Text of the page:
2. Order such ancillary relief as the court finds necessary to redress the effects of official action wrongfully taken or withheld.
(b) If the court sets aside agency action or remands the case to the agency for further proceedings, it may make such interlocutory order as the court finds necessary to preserve the interests of any party and the public pending further proceedings or agency action.
(7) The court shall remand a case to the agency for further proceedings consistent with the court’s decision or set aside agency action, as appropriate, when it finds that:
(a) There has been no hearing prior to agency action and the reviewing court finds that the validity of the action depends upon disputed facts;
(b) The agency’s action depends on any finding of fact that is not supported by competent, substantial evidence in the record of a hearing conducted pursuant to ss. 120.569 and 120.57; however, the court shall not substitute its judgment for that of the agency as to the weight of the evidence on any disputed finding of fact;
(c) The fairness of the proceedings or the correctness of the action may have been impaired by a material error in procedure or a failure to follow prescribed procedure;
(d) The agency has erroneously interpreted a provision of law and a correct interpretation compels a particular action; or
(e) The agency’s exercise of discretion was:
1. Outside the range of discretion delegated to the agency by law;
2. Inconsistent with agency rule;
3. Inconsistent with officially stated agency policy or a prior agency practice, if deviation therefrom is not explained by the agency; or
4. Otherwise in violation of a constitutional or statutory provision;
but the court shall not substitute its judgment for that of the agency on an issue of discretion.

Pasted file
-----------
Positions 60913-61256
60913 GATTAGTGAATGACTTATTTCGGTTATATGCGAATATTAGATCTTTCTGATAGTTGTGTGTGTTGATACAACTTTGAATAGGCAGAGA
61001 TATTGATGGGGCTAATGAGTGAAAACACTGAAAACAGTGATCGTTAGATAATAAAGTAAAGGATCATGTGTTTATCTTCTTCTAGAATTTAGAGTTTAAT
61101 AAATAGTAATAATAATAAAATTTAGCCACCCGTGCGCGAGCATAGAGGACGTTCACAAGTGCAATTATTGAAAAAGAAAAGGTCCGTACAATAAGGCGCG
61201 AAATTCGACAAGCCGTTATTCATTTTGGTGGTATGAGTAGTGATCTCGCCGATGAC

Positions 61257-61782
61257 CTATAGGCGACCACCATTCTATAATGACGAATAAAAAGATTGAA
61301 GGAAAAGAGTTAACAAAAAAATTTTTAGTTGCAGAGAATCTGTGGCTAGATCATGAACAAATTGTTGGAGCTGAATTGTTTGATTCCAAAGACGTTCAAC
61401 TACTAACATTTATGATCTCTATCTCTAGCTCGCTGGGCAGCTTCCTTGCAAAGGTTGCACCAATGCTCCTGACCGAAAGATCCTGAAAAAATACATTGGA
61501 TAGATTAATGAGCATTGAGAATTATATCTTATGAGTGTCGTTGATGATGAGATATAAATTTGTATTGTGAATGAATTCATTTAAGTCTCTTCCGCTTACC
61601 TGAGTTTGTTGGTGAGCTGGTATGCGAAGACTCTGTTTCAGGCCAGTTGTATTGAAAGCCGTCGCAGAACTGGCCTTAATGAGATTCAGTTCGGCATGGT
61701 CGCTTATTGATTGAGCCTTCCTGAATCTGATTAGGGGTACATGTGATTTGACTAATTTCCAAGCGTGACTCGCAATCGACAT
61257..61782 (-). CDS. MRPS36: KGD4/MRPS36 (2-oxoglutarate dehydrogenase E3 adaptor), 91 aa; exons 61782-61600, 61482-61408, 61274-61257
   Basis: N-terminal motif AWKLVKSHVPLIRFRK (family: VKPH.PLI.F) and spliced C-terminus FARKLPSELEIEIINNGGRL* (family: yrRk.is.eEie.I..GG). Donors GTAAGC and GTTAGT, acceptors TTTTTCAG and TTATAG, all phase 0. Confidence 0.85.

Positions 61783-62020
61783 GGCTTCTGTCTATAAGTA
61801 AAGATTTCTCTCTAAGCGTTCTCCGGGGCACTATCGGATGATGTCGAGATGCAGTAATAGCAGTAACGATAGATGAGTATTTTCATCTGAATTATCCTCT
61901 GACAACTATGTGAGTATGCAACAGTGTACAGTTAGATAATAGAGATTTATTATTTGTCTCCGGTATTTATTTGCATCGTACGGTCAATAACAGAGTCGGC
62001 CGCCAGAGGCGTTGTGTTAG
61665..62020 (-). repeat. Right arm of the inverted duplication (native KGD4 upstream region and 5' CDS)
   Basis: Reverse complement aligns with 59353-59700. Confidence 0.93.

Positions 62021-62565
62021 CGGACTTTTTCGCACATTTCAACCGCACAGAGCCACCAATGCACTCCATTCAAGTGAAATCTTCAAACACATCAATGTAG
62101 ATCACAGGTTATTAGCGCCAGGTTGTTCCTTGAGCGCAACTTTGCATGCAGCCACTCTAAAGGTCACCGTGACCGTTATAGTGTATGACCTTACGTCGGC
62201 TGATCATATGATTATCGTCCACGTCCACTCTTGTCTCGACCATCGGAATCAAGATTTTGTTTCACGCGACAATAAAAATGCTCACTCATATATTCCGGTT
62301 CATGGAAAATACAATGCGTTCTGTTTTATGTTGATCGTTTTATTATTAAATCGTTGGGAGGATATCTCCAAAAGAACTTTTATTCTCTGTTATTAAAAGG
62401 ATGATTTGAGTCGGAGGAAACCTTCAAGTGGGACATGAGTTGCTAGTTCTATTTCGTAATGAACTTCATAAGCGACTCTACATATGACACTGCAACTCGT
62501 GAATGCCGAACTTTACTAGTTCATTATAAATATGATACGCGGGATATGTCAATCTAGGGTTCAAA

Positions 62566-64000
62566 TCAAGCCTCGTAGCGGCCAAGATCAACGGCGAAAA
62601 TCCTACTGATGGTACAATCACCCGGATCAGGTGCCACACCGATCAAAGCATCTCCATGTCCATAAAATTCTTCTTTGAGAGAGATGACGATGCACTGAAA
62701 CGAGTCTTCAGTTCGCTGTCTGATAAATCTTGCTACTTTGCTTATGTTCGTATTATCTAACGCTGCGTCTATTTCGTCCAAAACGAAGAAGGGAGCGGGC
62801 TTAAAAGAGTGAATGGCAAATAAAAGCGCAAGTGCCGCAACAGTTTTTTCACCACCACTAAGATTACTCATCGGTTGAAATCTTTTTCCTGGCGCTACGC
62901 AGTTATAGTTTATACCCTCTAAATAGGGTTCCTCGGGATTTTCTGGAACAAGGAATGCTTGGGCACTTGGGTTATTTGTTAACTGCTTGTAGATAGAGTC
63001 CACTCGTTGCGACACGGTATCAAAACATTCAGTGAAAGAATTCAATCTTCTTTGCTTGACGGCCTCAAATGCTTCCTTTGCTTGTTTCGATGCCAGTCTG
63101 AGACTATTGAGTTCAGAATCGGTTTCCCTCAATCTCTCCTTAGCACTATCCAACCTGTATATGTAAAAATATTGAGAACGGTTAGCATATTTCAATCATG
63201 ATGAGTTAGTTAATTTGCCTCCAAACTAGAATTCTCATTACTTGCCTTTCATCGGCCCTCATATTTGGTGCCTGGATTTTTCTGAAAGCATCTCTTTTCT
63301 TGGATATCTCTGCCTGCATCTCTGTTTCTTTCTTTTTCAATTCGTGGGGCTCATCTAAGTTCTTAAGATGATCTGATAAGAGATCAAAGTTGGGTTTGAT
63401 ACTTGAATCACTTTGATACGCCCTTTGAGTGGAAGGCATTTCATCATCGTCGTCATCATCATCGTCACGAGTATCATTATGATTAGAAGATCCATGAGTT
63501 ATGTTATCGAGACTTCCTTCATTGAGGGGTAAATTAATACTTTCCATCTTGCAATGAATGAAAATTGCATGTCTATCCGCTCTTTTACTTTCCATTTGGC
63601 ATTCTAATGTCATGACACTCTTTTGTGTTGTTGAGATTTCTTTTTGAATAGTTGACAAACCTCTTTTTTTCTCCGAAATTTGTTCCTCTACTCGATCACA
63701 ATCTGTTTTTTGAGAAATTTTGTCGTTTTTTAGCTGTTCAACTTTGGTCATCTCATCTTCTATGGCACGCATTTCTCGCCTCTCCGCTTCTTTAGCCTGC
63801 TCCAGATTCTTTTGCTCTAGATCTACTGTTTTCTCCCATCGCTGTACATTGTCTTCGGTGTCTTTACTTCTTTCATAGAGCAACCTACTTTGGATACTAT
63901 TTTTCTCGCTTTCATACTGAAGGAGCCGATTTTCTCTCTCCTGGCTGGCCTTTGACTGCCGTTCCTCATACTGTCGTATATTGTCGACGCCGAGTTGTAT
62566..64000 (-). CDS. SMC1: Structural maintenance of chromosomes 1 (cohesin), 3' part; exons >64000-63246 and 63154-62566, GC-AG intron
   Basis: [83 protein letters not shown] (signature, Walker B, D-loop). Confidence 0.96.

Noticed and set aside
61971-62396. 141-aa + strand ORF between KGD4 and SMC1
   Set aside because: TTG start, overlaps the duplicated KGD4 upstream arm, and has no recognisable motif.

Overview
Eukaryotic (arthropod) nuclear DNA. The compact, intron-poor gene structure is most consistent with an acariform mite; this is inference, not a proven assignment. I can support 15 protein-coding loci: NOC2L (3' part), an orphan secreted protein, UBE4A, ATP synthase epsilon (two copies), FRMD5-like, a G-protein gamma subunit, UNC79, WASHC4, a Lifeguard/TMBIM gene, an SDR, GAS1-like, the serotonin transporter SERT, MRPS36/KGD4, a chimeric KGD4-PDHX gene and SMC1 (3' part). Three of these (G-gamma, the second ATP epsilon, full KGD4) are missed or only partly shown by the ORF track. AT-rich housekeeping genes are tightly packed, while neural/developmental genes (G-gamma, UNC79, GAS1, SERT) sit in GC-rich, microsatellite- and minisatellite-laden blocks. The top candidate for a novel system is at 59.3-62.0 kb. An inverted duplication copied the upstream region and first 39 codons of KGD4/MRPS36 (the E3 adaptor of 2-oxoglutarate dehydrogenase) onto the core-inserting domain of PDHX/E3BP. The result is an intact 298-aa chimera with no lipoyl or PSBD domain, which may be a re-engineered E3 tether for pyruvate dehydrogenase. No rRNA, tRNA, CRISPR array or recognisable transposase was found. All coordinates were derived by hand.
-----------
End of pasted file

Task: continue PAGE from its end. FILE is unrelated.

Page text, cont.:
(8) Unless the court finds a ground for setting aside, modifying, remanding, or ordering agency action or ancillary relief under a specified provision of this section, it shall affirm the agency’s action.
(9) A petition challenging an agency rule as an invalid exercise of delegated legislative authority shall not be instituted pursuant to this section, except to review an order entered pursuant to a proceeding under s. 120.56 or s. 120.57(1)(e)1. or (2)(b) or an agency’s findings of immediate danger, necessity, and procedural fairness prerequisite to the adoption of an emergency rule pursuant to s. 120.54(4), unless the sole issue presented by the petition is the constitutionality of a rule and there are no disputed issues of fact.
(10) If an administrative law judge’s final order depends on any fact found by the administrative law judge, the court shall not substitute its judgment for that of the administrative law judge as to the weight of the evidence on any disputed finding of fact. The court shall, however, set aside the final order of the administrative law judge or remand the case to the administrative law judge, if it finds that the final order depends on any finding of fact that is not supported by competent substantial evidence in the record of the proceeding.